Podcasts about Popular culture

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  • 708PODCASTS
  • 2,855EPISODES
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  • Jan 18, 2022LATEST
Popular culture

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Best podcasts about Popular culture

Show all podcasts related to popular culture

Latest podcast episodes about Popular culture

This Custom Life with Helen Stanley & Anthony Partridge
New season, new episode - new podcast! Welcome to the Car Cult

This Custom Life with Helen Stanley & Anthony Partridge

Play Episode Listen Later Jan 18, 2022 57:44


Automotive presenters and petrol heads Helen Stanley and Anthony Partridge revamp their podcast. The new series is about Cars in Popular Culture and it all kicks off with an introduction into the Pod. They talk about everything from Cult Jumpsuits to emotional support dogs and everything in between. Enjoy! (The video to this Ep can be found on Car Cult TV - Youtube).

30 to Life - Redefining the Black Experience
Ep 82: The Rise of Homeschooling and the Impact On Black Children with Dr. Khadijah Z. Ali-Coleman

30 to Life - Redefining the Black Experience

Play Episode Listen Later Jan 15, 2022 62:46


In this episode, the guys chat with Dr. Khadijah Z. Ali-Coleman about her upcoming book Homeschooling Black Children in the US: Theory, Practice and Popular Culture. She breaks down her experience as a former homeschooling mother, the impact homeschool has on black children in America, and so much more. Tune in. More about our guest: Dr. Khadijah Z. Ali-Colemann. is a former homeschooling mother, cultural curator, community organizer, nationally recognized speaker, and writer. Her work centers the social and political life experiences, history, and culture of the people of the African diaspora. She is author of the children's bookMariah's Maraca's and has poetry and short stories in numerous books, including the 2020 anthology The Fire Inside: Poems and Stories from Zora's Den. Her academic work has been published in The Journal of Higher Education Politics & Economics, and the book Afrofuturism in Black Panther: Gender, Identity and the Remaking of Blackness. Her journalistic bylines have appeared in more than a dozen publications, including Ebony, Romper, The Grade, The Washington Informer and The Afro. She has been quoted in the media as a homeschooling expert, interviewed by Slate, Wired, The Washington Post, NBC and more. She is co-editor of the book Homeschooling Black Children in the US: Theory, Practice and Popular Culture. Learn more by visiting her website at KhadijahAli-Coleman.com Follow on Facebook Follow on Instagram Follow on Twitter Subscribe to YouTube Channel by clicking here LISTEN TO OUR PODCAST Contemporary Perspectives on Black Homeschooling --- This episode is sponsored by · Anchor: The easiest way to make a podcast. https://anchor.fm/app Support this podcast: https://anchor.fm/30tolifepod/support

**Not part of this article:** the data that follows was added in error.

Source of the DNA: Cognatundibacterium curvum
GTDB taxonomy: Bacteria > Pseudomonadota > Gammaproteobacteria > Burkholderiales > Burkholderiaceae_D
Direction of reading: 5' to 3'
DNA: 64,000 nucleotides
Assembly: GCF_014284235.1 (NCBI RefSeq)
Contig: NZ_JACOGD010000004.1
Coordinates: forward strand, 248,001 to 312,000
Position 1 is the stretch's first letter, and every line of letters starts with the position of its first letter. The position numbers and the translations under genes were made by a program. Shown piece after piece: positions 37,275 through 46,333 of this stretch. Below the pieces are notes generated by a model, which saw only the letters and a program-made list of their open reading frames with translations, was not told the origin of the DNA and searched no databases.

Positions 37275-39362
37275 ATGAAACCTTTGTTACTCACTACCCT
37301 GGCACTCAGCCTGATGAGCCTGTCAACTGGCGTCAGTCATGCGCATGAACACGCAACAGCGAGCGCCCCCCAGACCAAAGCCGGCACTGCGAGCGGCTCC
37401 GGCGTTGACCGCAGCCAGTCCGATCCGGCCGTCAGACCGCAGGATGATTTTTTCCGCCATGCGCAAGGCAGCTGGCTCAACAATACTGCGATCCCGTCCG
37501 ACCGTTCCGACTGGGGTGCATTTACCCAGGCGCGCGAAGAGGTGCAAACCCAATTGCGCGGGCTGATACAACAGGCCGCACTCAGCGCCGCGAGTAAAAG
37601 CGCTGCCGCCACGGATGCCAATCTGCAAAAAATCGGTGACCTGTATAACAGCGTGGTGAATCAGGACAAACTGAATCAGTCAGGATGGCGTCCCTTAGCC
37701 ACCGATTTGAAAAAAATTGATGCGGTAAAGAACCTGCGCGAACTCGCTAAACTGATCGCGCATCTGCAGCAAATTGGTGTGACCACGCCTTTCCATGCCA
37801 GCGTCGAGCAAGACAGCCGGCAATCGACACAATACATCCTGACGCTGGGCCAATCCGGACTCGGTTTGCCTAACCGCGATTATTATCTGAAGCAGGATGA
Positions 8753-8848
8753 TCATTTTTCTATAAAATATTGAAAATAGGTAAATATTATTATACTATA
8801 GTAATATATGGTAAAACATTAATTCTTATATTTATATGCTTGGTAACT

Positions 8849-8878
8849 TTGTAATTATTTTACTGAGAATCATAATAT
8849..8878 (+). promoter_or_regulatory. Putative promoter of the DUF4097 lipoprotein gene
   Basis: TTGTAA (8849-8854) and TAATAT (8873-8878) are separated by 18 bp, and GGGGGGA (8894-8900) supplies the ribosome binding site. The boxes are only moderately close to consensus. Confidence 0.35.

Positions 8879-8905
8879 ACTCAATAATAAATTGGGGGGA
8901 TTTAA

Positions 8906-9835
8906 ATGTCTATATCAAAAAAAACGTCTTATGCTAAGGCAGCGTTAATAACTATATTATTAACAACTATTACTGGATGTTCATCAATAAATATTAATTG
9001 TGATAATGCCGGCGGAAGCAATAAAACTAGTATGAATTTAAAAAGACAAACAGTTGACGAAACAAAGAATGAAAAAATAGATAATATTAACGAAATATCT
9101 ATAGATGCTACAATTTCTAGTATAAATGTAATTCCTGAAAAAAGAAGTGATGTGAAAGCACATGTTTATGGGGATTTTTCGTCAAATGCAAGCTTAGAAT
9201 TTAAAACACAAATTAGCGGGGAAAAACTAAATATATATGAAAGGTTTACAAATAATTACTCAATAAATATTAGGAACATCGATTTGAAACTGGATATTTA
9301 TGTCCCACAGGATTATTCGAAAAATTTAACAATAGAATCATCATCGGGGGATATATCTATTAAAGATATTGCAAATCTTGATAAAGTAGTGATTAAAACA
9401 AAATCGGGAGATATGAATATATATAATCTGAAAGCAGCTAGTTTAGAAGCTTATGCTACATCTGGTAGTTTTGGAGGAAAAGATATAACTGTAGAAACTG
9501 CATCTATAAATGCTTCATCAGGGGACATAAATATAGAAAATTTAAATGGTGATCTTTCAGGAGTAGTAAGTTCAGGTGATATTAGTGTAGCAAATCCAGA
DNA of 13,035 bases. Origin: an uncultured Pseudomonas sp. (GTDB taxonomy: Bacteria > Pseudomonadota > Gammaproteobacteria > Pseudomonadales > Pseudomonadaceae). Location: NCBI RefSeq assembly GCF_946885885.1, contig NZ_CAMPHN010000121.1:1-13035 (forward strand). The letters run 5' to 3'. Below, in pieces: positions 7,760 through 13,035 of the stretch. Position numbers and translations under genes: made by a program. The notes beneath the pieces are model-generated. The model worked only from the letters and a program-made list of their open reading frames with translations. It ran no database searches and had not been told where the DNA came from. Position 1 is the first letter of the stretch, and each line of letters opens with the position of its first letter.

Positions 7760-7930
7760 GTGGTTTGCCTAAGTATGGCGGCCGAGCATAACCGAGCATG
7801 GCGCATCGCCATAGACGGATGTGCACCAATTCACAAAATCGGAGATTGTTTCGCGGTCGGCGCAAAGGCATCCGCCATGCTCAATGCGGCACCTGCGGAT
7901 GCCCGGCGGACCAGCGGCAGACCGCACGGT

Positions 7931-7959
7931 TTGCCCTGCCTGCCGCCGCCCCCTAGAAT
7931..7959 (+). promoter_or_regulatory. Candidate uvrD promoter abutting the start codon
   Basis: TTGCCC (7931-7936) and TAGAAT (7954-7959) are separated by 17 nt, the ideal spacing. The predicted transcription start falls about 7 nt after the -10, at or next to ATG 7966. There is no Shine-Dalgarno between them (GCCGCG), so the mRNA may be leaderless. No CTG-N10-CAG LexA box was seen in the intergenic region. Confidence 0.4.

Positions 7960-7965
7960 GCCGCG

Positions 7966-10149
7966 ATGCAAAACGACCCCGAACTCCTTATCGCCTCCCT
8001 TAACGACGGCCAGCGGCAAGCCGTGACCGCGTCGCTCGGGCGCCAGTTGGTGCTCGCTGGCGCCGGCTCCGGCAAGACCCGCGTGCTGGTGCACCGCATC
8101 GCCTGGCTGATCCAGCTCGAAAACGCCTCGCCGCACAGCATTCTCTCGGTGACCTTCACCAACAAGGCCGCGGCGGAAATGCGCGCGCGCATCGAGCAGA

Do The Kids Know?
...That We're Back?

Do The Kids Know?

Play Episode Listen Later Jan 5, 2022 31:18